As we continue to face the uncertainty of BREXIT and its economic consequences many businesses face the challenge of trying to stand out from the crowd and keep sales flowing. Working with many professional services businesses, as I do, I firmly believe there’s only one thing that will help them thrive in the future and that’s putting the client at the heart of everything that they do and differentiating on ‘how’ they service clients rather than the services they offer. We’re back to good old customer service, delighting and exceeding expectations – but let’s get real. What does that really mean?
What is customer service all about?
I’m not claiming this is a comprehensive list, I’m sure there are customer service gurus out there who would have more to add, but in my experience working with businesses I’ve bottled it down to these simple tips:
Create clear expectations
From what you promise on your website, to how you contract with clients be clear about what they can expect from you, as well as what they need to do to get the best from your service. If you analyse dissatisfied clients or clients that defect you can often boil the source of their satisfaction down to a failure to set clear expectations at the outset.
Be aware that you set expectations from your first contact with a prospective client. So, if you respond to their initial enquiry at the speed of light they may well expect a similar velocity once they’ve become a fee paying client. Not an unreasonable expectation actually.
Meet your promises
Clients frequently bemoan the fact that their solicitor doesn’t return their calls or their accountant takes weeks to respond to an email. Aside from the fact that these clearly aren’t great levels of client service the dissatisfaction could be resolved by setting and keeping to a clear set of service standards:
* Calls returned within 24 hours or 48 hours
* Emails acknowledged with a commitment of exactly when a detailed response will be provided
* Update calls or emails when there’s a danger of missing one of these promises
Clients will forgive you if you keep them informed, what they hate is silence or worse still a sense that you are occupied on some other ‘more important’ matter.
If you are in the habit of responding to sales enquiries quickly but then fail when it comes to service delivery you may need to rethink your approach. Respond in a timely fashion, yes, but make sure you have systems in place to ensure your service delivery meets similar turnaround times. Or at the very least tell your clients what your turn-around times will be, and then stick to them.
Never, and I mean never, promise to do something asap!
These four little words, as soon as possible, create so much angst between clients and professionals I think they should be banned!
You need to be clear in agreeing turn-around times, and often this doesn’t need to be as quickly as you might think. I’ve worked with professionals who have assumed that every client wants an answer by return of email. That’s not always true.
It’s always helpful to ask their deadlines and if necessary explain the constraints. Yes, we’ve all had clients with unreasonable expectations, but most clients will be understanding – what they want to know is when you will get around to dealing with their request or issue, and when they can expect a reply.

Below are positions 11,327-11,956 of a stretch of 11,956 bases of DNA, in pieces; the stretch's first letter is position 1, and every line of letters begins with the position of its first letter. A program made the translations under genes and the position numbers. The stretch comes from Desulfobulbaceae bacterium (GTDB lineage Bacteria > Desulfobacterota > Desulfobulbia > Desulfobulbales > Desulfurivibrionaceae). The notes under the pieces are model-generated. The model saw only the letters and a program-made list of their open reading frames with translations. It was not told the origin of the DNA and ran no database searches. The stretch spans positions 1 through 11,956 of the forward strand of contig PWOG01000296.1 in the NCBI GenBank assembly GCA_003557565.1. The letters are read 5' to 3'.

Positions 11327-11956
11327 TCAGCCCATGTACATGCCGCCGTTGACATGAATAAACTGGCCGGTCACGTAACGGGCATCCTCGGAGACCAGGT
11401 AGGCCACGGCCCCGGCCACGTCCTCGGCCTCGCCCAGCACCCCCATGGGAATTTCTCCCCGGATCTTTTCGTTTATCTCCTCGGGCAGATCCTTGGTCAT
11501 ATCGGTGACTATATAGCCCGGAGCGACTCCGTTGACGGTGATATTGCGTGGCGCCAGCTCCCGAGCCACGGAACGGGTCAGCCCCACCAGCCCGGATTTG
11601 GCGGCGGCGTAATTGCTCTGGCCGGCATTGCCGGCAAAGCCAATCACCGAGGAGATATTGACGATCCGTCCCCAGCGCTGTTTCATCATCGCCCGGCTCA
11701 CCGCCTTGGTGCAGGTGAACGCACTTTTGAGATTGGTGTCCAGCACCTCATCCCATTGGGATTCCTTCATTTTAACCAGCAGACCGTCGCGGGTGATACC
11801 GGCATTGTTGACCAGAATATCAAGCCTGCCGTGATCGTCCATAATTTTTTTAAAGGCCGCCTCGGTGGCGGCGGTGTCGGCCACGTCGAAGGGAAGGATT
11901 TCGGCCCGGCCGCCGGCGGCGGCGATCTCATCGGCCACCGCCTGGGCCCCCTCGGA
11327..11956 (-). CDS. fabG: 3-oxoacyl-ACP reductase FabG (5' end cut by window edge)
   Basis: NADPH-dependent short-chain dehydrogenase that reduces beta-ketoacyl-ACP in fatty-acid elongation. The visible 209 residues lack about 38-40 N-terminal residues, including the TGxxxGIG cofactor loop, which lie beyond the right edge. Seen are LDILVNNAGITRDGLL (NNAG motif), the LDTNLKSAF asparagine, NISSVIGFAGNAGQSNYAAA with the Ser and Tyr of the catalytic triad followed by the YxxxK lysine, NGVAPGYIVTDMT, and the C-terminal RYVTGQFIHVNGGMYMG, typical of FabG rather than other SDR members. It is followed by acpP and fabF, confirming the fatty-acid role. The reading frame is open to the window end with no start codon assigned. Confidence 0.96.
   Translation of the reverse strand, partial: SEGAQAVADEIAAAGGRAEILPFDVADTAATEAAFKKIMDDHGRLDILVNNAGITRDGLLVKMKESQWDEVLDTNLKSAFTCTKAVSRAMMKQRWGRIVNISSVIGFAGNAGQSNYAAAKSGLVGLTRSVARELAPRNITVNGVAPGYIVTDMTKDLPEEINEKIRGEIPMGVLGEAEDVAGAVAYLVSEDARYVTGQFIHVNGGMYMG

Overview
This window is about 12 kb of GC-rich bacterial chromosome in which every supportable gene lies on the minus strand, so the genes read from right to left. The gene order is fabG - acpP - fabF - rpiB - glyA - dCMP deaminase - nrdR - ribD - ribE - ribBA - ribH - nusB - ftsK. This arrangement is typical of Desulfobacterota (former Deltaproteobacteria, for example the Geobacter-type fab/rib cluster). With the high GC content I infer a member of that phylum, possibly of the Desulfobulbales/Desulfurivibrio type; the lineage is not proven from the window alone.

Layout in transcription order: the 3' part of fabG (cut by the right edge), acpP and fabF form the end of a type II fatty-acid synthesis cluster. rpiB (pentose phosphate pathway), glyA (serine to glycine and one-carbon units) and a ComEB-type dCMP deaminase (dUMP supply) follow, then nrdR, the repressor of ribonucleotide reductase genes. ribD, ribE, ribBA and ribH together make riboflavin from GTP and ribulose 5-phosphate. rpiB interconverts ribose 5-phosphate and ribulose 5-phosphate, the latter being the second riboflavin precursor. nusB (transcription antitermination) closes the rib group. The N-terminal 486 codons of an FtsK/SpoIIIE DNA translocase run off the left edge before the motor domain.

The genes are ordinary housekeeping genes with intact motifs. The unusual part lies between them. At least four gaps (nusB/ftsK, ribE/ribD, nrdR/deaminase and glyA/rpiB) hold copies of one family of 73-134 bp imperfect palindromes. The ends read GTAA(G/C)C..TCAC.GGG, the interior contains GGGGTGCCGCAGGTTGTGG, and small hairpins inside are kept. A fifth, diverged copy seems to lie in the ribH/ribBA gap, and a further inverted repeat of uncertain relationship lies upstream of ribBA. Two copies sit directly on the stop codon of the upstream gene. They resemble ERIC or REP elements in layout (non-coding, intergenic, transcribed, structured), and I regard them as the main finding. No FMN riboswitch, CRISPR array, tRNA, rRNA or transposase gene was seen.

To me asap means immediately, within the next hour, or next day. To the person saying it it might mean, ‘when I’ve finished this big case’, ‘when I can fit you in’ or simply ‘get off my back, I haven’t got time to even think about you just now!’
In my experience asap is dangerous. Whilst it might be said with the best intentions it doesn’t create an action on the part of the person saying it. It’s so much better to say – ‘let me look at my diary or work plan and figure out when I can complete this task’. Diarise it and make sure you do the job when you said you would. Not only will the client get what they want but there’s an enormous sense of satisfaction in delivering on a promise.
Anticipate client needs
When we appoint a professional, we expect them to look out for us. So if I appoint an accountant I expect them to advise me of any financial, VAT or tax issues that might affect me or my business. That includes changes caused by the budget or new ideas for tax savings and so on.
When I appoint a financial advisor, I’d hope they would regularly review my situation and advise if I need to review my choices. So that assumes they will keep in touch with me and prompt me with reasons I might need to undertake a financial review.
I want them to show a real interest in me or my business. I would like them to really understand me, to be able to suggest ideas, products and services I might be interested in – that probably goes beyond their own discipline as well. I don’t want them to contact me only when they want to sell to me. By all means market relevant things– but show me you understand me, by demonstrating the benefits I will get.
As clients look to tighten up on expenditure, as they have a little more time or inclination to shop around, and as they hear from a multitude of social media how some firms do things so much better than others, your business could really benefit by looking after the clients you have. Set clear service expectations, meet your promises and anticipate and fulfil service needs and clients will show greater loyalty, be more likely to make recommendations and if you really get the anticipating needs part right they’ll spend more with you too.